In This Guide: Incentives, Tax Credits, and Rebates | Federal Solar Tax Credit | Our Conclusion | FAQs

Making the transition to solar energy is expensive, but the cost has steadily dropped over the past decade. If you live in California, you may have access to even more savings. The Golden State has drastically increased its number of solar tax credits over the last few years.

This guide explains the solar tax credits currently available to California homeowners so you can cut down on costs for your solar energy system. To find the best solar company for your switch to renewable energy, read the This Old House Reviews Team’s guide.

California Solar Incentives, Tax Credits, and Rebates

California offers a number of credits and incentives through state-level legislation and individual utility companies. Read through California’s solar rebates and tax credits below to check your eligibility.

Disadvantaged Communities – Single-Family Solar Homes (DAC-SASH)

The DAC-SASH program makes solar panel systems affordable for homeowners living in the top 25% of California’s most disadvantaged communities. Homeowners must meet certain income qualifications and be customers of Pacific Gas and Electric (PG&E), Southern California Edison (SCE), or San Diego Gas and Electric (SDG&E).

The program provides clean solar energy to these communities and gives community members access to job training and employment opportunities in the solar industry. The DAC-SASH program is currently planned to run through 2030.

More Resources: The California Public Utilities Commission (CPUC) website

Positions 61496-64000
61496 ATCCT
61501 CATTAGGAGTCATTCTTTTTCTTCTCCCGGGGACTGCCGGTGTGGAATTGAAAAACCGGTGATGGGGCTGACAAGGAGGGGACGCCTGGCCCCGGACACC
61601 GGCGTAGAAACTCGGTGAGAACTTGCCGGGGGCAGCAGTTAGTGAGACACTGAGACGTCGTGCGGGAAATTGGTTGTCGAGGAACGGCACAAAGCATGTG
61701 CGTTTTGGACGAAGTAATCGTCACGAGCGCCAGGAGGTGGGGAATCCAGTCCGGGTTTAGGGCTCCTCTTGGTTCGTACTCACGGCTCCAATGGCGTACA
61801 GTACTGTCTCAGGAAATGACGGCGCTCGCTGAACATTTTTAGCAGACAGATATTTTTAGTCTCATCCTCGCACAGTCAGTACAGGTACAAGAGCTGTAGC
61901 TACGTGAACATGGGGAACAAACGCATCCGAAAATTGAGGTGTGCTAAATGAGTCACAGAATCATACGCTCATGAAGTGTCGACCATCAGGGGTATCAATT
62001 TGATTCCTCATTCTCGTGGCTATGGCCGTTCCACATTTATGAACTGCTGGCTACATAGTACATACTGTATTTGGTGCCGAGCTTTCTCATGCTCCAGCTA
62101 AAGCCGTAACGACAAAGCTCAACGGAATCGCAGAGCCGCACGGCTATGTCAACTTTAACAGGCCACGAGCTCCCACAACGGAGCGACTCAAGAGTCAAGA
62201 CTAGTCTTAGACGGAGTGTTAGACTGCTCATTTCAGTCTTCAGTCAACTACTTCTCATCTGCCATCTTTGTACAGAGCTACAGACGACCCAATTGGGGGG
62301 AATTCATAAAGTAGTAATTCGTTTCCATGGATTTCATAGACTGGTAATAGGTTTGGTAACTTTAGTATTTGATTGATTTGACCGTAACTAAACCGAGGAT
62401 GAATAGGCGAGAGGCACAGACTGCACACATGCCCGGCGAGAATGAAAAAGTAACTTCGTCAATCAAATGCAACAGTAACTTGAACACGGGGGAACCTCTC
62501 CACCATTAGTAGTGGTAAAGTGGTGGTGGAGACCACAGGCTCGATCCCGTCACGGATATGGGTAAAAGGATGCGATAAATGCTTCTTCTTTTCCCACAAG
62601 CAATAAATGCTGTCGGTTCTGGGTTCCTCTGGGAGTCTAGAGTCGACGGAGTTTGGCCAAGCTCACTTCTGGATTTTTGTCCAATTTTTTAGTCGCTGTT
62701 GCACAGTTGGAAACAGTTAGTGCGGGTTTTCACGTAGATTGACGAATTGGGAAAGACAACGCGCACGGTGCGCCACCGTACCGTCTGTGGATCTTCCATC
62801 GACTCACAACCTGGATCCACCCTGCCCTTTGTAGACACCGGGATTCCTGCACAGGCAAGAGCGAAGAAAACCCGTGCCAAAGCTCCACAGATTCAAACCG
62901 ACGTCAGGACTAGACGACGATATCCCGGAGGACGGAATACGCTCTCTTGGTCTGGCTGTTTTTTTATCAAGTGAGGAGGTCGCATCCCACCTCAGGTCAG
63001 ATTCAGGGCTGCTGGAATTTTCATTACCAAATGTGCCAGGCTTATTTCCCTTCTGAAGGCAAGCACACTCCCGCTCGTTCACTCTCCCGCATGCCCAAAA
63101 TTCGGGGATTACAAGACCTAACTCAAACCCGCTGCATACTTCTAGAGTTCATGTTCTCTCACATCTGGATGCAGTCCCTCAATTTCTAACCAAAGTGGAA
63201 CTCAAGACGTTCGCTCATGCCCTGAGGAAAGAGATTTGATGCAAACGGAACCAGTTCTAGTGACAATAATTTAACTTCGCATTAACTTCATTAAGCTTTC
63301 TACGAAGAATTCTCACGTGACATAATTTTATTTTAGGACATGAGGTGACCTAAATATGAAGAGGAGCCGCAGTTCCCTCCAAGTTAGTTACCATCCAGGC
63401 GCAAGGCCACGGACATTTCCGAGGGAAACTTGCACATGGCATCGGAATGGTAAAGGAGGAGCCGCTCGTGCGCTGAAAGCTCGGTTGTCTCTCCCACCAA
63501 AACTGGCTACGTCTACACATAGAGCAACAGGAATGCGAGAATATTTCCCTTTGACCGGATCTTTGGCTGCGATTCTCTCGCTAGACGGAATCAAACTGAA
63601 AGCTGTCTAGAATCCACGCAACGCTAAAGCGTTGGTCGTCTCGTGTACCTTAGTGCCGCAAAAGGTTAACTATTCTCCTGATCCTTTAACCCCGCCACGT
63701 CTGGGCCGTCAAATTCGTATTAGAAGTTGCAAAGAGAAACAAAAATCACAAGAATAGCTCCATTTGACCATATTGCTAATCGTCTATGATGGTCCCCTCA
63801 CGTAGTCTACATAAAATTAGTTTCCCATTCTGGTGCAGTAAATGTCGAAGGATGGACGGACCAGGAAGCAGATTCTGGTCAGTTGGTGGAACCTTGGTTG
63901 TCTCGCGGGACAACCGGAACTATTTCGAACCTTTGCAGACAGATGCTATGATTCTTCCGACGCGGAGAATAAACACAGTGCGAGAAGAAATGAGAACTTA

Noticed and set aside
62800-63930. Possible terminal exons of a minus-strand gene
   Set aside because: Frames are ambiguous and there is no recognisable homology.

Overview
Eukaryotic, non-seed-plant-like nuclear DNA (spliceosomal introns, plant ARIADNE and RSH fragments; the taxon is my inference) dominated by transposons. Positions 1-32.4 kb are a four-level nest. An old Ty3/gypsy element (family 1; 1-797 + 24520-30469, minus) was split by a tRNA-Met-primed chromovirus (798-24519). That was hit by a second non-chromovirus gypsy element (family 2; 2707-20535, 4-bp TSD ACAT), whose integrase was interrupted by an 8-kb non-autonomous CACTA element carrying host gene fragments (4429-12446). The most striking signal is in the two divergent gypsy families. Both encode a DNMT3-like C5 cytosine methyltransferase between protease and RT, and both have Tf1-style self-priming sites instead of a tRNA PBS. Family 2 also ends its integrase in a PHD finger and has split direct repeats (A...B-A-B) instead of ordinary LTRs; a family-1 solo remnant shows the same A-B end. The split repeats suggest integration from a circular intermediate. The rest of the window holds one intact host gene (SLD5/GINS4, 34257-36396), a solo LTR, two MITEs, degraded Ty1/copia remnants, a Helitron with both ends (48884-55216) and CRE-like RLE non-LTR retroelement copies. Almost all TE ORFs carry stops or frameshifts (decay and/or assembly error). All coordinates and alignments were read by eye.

Self-Generation Incentive Program (SGIP)

Businesses and homes in California can receive an up-front rebate for installing an energy storage system, such as a solar battery. The SGIP is a tiered-block program, meaning that the incentive’s value declines as more homeowners and businesses install storage systems. 

The rebate value also depends on the size of your solar battery storage. The SGIP currently offers $200 per kilowatt-hour (kWh) of stored energy capacity. This means the popular Tesla Powerwall 2 battery generates about $2,700 in savings.

More Resources: The California Public Utilities Commission (CPUC) website

Equity Resilience Incentives

The SGIP program offers an additional incentive called the Equity Resiliency rebate that lowers the cost of energy storage technology. This applies to homeowners in low-income households and high-risk fire areas, as well as those who experienced Public Safety Power Shutoffs (PSPS) events on two or more occasions. 

Equity Resiliency also applies to owners of critical facilities, such as electric well pumps, that provide services to the affected areas. If you fulfill any of these descriptions, you qualify for a rebate of $1,000 per kWh, almost the entire cost of most energy storage installations.

More Resources: The California Public Utilities Commission (CPUC) website

Active Solar Energy System Exclusion